We’ve now lived in the Netherlands for almost a year, and have happily had the opportunity to explore quite a bit of this small country. Of course we started with the bigger, more well-known tourist destinations. And who doesn’t love the famous canals of Amsterdam or the unique architecture in our home city of Rotterdam? But we have found even more beauty and gezelligheid in the smaller places we’d previously never heard of. So we’re sharing our list of best places to visit in the Netherlands beyond the well-known tourist spots, including a ton of pictures to inspire you to visit them.
The Netherlands is so small and well-connected by public transport, it’s an easy country to explore. We included the train travel times to these places from Amsterdam to prove it to you. You can easily visit many of these places as day trips, but we think you could easily spend at least one night in all of them and not get bored.
We’d seen Amersfoort on many a train schedule and when we looked it up we saw this impressive city gate that looked like a medieval castle. So we decided to pay it a quick visit. It’s in the Utrecht province of the Netherlands. The walk from the train station is not so impressive, but once you get into center you’ll be transported. We had no idea before visiting, but Amersfoort has a very well-preserved and very beautiful medieval center. There’s a series of narrow canals and small bridges leading to people’s houses which you’ll be instantly jealous of. Amersfoort also has one of the tallest medieval church towers in the country, which you can climb. If you’re a fan of Mondriaan, you can visit the house in which he was born, which is now a museum. And of course, there’s that gate. Koppelport was part of a wall built in the 15th century. And it does look like a castle and it is just as impressive up close as it is in pictures. Oh, and right nearby is a brewery, Stadsbrouwerij De Drie Ringen, so you can stop in and enjoy a local pint or take a tour.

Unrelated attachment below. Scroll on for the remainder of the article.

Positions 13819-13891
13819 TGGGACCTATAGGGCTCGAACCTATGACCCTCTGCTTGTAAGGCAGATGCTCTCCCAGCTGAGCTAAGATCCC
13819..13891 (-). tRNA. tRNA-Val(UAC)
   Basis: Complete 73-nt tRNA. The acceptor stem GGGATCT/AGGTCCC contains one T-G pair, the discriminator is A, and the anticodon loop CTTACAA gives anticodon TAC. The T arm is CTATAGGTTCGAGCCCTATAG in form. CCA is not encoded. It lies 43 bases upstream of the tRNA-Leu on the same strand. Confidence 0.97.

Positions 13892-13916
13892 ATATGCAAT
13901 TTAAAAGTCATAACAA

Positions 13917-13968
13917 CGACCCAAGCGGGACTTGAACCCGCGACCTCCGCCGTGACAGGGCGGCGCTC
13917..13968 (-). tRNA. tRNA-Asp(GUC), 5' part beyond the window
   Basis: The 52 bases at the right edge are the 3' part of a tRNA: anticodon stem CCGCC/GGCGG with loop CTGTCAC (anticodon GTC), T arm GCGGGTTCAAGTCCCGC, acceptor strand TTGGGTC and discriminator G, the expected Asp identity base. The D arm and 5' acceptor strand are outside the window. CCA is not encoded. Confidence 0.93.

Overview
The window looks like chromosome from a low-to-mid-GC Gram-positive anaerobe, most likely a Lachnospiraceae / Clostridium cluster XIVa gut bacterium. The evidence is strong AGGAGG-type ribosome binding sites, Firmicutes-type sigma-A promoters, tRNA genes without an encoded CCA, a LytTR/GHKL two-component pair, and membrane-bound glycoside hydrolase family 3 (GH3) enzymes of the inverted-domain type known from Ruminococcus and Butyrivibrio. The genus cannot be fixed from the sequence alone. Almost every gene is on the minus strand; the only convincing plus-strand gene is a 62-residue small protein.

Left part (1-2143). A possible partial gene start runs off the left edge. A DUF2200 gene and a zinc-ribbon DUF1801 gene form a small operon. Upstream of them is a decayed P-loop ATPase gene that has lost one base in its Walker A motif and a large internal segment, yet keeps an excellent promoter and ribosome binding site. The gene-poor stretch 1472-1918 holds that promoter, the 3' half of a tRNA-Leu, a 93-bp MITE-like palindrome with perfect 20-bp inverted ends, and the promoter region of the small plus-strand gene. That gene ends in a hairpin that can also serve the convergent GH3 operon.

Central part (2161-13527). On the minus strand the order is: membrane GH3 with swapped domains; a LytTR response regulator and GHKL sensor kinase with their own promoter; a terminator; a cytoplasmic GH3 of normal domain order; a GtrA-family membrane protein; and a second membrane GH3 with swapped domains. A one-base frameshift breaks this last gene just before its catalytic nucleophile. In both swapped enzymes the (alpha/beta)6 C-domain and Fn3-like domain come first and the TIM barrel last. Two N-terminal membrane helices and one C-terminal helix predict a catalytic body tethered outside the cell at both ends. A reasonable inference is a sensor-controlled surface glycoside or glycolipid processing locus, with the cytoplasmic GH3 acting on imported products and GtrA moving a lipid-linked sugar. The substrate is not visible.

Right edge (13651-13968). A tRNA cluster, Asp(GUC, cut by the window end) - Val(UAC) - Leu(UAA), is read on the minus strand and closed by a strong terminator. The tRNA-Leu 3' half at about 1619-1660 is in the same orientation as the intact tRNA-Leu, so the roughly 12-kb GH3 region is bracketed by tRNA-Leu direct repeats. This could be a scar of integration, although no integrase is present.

Amersfoort is only about a half hour from Amsterdam by train.
Maybe we’re biased since one of our best Dutch friends lives here, but Dordrecht is one of the most beautiful cities we’ve visited. Just don’t judge by our pictures which were taken on a very grey day! It’s in the South Holland province of the Netherlands, very close to Rotterdam. It’s one of the oldest cities in the country and was very important due to its location.
Its historic center is absolutely stunning, with a variety of waterways and small streets, beautiful boats and picturesque Dutch houses. You could wander for hours and not get bored, but if you get hungry or thirsty, just sit at one of the cafes in its bustling squares and relax and people-watch.
Dordrecht is about an hour and a half from Amsterdam by train. But the most picturesque way to arrive is via Waterbus from Rotterdam, though. That takes about an hour.
Eindhoven is definitely off the tourist track in the Netherlands, but it’s one of the biggest and most international cities here. It’s known as a technology and design hub, and attracts many expats to work at its companies including Philips. Eindhoven is located in the North Brabant province of the Netherlands.
We typically just pass through Eindhoven on our way to other countries altogether, as it’s home to an airport serving several budget airlines. But we decided to actually spend a day there earlier this year and really enjoyed our time there. Like Rotterdam, the city center is pretty modern and has some incredibly cool architecture. Of course, as with most Dutch cities, there’s a big church and some traditional Dutch architecture to be found as well.